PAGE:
The Irish CHP Association

Promoting best practice in Combined Heat & Power in Ireland




Local Planning Authority

Each County and City in Ireland has its own planning authority that determines local planning policy. This determination is secured through:

  • the adoption of Development Plans and Local Area plans under Chapters I and II of the Planning and Development Act (2000-2002) ("The Act");
  • regard for the Regional Planning Guidelines of Regulation Authorities under Chapter III of the Act;
  • regard for its City / County Strategy for Economic, Social and Cultural Development under Section 129 of the Local Government Act (2001);
  • regard for any Ministerial Guidelines issued to the planning authority by the Minister for the Environment, Heritage and Local Government under Chapter IV of the act; and
  • Adherence to the Act's enabling regulations, principally the Planning and Development Regulations (2001).


View the ICHPA Local Authority Planning List Here >>

Part III of the Act, entitled 'Control of Development', defines the requirement for persons to formally seek planning permission in respect of any development of land (with the exception of exempted development), for change of material use, or for the retention of previously unauthorised development.

As such, CHP promoters must follow a planning approval process, which may require the preparation of an Environmental Impact Statement (EIS), and must have regard for the policy of the planning authority. This means that the proposed CHP development must conform to the specific requirements set out in the local development plan and, where applicable, the: Local Area Plan; the Regional Planning Guidelines; the Strategy for Economic, Social and Cultural Development; and any relevant Ministerial Guidelines. Evidence of this will need to be demonstrated in the planning application.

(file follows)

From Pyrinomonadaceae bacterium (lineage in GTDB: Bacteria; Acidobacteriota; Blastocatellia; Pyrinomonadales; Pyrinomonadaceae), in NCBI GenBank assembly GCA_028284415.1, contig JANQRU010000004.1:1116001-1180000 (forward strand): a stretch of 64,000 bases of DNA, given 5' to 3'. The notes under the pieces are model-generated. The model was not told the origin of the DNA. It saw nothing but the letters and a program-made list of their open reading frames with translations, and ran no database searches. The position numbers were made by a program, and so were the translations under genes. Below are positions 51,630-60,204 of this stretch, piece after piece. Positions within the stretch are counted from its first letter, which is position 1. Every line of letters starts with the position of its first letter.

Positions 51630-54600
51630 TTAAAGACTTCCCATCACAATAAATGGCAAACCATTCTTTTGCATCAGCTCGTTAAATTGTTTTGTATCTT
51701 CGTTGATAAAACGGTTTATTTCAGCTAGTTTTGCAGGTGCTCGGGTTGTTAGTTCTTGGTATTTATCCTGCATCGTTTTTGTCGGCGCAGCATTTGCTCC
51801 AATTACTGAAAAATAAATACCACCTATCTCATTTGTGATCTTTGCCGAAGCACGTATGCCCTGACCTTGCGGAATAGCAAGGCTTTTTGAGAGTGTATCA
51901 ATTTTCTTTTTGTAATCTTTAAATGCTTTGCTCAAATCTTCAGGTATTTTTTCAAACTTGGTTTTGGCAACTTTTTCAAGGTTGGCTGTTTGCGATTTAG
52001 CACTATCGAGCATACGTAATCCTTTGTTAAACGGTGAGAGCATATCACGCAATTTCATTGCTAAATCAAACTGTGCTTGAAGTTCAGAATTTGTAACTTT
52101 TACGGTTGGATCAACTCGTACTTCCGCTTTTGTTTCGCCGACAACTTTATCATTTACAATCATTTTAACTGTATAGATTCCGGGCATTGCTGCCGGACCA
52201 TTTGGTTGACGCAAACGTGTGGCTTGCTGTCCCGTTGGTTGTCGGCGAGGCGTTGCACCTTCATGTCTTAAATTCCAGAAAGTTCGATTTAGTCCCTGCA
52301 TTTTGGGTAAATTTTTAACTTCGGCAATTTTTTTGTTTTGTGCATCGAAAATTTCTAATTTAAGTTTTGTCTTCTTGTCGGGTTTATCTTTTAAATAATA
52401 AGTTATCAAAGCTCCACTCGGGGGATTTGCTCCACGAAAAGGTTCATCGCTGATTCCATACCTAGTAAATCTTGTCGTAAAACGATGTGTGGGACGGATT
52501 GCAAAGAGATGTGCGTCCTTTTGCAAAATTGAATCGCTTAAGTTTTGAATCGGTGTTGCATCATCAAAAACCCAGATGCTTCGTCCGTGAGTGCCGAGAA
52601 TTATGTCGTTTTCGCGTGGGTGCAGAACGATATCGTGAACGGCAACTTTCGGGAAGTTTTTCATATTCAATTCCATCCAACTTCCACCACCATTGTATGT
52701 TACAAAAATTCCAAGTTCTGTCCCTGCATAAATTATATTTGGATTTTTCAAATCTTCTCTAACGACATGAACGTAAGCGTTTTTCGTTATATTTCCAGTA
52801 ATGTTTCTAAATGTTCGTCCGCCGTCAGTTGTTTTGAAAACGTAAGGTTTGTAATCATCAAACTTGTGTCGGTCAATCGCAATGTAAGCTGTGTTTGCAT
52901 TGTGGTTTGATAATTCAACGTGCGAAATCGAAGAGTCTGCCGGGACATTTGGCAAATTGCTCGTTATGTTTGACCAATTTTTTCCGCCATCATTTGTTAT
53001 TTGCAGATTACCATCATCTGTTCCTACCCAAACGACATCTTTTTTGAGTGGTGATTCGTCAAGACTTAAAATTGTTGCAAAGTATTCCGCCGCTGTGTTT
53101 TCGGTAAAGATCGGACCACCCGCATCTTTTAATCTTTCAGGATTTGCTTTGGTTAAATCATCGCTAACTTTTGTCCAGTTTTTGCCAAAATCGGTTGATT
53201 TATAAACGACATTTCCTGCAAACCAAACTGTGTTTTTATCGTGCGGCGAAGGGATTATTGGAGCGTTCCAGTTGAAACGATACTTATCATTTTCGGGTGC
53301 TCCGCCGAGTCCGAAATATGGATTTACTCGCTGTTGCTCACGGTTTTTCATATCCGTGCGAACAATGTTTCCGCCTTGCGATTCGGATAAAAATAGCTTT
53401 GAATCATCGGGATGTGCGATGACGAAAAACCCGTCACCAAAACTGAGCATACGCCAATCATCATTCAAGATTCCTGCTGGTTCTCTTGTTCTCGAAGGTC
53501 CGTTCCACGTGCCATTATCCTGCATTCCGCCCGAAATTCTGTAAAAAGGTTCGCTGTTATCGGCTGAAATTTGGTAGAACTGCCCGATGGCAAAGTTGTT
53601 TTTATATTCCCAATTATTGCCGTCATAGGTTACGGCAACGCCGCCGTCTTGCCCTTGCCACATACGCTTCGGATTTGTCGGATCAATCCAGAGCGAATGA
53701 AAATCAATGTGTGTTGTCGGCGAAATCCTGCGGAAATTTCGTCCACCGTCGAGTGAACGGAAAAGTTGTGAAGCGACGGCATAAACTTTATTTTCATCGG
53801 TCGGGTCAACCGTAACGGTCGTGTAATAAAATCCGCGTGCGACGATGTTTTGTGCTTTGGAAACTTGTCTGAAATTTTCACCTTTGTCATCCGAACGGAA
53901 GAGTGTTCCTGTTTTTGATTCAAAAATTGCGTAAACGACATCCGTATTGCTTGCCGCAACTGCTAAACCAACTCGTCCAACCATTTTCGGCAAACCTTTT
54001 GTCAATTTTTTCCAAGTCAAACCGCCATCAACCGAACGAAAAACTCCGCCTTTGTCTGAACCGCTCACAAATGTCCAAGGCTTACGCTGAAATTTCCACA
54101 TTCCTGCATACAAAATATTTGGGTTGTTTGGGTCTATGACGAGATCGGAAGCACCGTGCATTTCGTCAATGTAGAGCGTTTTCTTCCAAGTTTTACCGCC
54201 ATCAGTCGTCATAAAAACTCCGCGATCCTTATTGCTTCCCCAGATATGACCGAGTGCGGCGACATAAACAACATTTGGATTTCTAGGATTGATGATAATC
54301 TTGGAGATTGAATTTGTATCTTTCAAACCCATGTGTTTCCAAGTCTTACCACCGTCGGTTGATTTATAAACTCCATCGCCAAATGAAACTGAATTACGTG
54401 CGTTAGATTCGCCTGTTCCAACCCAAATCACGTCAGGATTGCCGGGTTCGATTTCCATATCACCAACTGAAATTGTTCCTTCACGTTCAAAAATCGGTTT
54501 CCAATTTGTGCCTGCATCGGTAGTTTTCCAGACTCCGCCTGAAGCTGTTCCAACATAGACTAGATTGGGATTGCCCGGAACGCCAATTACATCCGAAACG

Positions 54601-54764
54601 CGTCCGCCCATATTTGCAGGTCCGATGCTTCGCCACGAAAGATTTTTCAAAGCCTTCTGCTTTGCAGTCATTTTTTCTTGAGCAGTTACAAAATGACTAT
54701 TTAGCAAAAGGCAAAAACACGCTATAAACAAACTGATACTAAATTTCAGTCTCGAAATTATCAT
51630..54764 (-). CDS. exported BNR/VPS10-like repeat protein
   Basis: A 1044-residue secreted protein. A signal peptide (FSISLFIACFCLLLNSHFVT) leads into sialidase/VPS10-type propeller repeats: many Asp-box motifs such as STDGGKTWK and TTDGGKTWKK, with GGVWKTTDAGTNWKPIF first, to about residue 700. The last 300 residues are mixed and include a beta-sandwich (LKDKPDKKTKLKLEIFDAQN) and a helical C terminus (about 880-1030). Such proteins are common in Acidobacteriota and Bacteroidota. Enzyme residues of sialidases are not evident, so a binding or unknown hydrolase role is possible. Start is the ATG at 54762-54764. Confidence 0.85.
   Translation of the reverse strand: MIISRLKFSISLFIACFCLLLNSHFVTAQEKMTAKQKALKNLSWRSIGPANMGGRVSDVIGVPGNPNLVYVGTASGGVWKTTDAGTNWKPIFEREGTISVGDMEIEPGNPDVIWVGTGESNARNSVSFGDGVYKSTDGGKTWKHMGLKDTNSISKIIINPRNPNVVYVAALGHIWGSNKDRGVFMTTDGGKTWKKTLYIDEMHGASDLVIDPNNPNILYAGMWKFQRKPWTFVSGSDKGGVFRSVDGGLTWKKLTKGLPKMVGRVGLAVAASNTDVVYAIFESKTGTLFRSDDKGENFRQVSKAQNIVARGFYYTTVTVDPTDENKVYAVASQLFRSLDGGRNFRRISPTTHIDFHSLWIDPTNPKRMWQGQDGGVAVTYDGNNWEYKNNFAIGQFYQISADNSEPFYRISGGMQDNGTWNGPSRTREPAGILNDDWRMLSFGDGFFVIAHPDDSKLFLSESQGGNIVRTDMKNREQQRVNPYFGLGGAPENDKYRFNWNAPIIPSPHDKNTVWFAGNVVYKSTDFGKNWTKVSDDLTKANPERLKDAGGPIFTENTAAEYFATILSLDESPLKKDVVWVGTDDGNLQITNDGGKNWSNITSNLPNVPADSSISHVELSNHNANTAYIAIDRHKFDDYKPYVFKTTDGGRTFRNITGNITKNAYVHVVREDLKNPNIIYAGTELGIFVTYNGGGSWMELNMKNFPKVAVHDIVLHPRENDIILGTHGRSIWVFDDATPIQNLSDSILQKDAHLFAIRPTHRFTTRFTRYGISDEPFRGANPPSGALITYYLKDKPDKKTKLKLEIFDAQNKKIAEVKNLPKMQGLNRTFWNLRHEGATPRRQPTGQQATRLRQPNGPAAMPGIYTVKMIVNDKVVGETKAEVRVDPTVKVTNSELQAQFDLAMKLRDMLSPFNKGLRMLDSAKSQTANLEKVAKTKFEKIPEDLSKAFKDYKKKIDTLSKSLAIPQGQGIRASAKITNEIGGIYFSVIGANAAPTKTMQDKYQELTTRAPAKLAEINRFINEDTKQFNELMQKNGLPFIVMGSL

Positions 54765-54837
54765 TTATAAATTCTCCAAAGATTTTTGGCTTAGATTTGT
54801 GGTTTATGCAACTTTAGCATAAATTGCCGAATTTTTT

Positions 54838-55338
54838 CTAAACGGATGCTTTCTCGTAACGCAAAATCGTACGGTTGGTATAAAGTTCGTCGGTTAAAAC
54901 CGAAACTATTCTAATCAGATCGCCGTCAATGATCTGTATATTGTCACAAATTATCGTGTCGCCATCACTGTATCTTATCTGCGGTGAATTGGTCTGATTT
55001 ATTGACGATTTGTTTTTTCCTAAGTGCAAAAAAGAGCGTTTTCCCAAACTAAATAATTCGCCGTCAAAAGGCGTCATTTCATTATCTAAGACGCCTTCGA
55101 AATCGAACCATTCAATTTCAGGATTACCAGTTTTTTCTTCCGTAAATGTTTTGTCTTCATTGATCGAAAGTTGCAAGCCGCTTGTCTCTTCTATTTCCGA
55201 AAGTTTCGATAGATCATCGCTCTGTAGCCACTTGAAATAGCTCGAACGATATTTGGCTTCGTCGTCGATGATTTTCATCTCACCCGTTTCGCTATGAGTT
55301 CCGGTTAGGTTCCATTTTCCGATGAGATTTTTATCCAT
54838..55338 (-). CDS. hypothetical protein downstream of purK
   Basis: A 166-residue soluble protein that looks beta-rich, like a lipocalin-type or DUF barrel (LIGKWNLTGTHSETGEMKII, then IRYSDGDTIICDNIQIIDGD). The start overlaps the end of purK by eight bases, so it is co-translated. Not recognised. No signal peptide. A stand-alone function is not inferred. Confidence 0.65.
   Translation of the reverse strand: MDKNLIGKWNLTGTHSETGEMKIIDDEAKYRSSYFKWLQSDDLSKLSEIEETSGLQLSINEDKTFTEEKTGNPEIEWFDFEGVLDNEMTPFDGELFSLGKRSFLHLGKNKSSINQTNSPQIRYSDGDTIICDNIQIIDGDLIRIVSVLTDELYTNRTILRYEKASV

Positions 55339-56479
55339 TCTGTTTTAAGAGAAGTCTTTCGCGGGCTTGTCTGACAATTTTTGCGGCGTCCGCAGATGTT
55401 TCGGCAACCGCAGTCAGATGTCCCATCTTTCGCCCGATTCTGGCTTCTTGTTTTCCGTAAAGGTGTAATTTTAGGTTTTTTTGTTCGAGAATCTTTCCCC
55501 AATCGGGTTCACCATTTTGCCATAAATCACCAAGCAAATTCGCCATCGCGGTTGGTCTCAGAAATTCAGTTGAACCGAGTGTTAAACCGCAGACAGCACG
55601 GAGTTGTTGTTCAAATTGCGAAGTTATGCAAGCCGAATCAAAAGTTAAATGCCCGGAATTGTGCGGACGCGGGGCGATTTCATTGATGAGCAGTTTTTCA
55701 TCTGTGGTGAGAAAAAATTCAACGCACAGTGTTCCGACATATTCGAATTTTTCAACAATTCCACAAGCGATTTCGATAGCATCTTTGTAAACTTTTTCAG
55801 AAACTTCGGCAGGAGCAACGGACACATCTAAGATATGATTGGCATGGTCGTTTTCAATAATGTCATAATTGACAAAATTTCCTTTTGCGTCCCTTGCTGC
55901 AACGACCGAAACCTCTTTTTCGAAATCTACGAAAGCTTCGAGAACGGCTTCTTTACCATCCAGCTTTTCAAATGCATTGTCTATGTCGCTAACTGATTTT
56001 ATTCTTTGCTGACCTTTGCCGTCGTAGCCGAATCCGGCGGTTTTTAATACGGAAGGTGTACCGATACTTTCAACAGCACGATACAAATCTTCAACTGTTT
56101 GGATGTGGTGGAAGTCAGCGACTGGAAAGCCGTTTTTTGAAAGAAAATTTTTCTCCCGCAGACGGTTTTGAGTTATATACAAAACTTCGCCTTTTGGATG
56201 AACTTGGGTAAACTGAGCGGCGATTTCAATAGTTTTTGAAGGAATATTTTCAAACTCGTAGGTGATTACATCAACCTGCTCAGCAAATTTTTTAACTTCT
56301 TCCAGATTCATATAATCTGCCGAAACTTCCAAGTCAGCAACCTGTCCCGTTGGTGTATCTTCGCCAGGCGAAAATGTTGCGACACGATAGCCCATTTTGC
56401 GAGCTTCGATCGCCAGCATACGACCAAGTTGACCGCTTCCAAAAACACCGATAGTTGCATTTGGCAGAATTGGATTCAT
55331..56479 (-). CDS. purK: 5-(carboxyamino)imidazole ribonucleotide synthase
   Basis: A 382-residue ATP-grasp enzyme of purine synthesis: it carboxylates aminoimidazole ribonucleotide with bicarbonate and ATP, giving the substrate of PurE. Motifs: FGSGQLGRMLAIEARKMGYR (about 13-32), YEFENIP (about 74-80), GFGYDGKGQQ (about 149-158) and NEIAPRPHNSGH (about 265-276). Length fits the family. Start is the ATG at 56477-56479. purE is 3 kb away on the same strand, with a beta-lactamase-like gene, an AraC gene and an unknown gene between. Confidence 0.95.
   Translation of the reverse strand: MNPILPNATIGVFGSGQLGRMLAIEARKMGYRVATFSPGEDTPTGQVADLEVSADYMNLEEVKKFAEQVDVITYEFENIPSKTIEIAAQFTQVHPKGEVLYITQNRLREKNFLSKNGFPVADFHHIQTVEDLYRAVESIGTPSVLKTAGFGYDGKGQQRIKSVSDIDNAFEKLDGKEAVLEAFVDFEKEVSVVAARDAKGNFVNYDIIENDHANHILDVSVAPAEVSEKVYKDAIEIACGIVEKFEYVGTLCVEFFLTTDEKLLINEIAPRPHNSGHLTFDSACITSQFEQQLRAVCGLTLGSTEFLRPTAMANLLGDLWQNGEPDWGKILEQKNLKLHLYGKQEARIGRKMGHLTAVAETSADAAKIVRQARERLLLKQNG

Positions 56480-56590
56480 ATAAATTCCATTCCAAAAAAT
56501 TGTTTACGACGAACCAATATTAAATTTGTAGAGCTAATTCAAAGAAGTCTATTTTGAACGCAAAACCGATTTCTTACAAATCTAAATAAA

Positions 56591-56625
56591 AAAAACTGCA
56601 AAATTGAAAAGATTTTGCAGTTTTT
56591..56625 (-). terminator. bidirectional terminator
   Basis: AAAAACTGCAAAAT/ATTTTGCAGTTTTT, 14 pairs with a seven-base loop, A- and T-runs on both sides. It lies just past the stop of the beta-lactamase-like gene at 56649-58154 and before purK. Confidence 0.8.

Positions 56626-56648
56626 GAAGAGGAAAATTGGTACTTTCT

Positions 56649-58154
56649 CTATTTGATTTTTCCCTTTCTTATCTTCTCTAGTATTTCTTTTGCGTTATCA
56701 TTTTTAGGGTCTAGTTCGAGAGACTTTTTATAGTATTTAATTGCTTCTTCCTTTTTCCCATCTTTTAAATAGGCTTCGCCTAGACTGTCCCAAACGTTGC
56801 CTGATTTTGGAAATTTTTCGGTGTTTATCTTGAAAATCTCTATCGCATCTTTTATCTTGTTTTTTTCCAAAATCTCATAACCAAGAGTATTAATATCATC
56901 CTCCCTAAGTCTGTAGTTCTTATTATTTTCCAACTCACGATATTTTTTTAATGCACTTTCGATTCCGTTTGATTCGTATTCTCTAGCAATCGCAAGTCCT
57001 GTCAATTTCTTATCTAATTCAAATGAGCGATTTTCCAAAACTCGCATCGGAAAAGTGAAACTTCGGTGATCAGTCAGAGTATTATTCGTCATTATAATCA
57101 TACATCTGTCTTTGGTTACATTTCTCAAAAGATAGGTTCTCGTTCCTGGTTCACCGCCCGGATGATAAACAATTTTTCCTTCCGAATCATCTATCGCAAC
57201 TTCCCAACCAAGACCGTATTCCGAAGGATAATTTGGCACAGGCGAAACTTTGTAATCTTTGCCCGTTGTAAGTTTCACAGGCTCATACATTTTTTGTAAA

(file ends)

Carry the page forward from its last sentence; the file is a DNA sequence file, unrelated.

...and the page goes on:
In some, limited circumstances, planning permission may not be required. Discussions should be held with the planning authority to confirm whether or not planning permission is required on a case-by-case basis, and if so, whether or not an EIS will be required as part of the planning application. Where planning permission is not required, the applicant should obtain formal notification of this.

A failure to address local planning policy will generally result in a refusal to develop. The Act makes provision for the appeal of planning authority decisions to An Bord Pleanála.


To be submitted to the planning authority:

Planning Application (where required)

  • Planning Application form and associated plans and details;
  • Environmental Impact Statement if required;
  • Evidence of having given 2 weeks prior notice of the intention to make an application in a newspaper and by the erection or fixing of a site notice;
  • Appropriate planning fee; and
  • any additional information requested by the planning authority.



View the ICHPA Local Authority Planning List Here >>


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© Irish CHP Association. Last Updated: Fri 13 May 2005.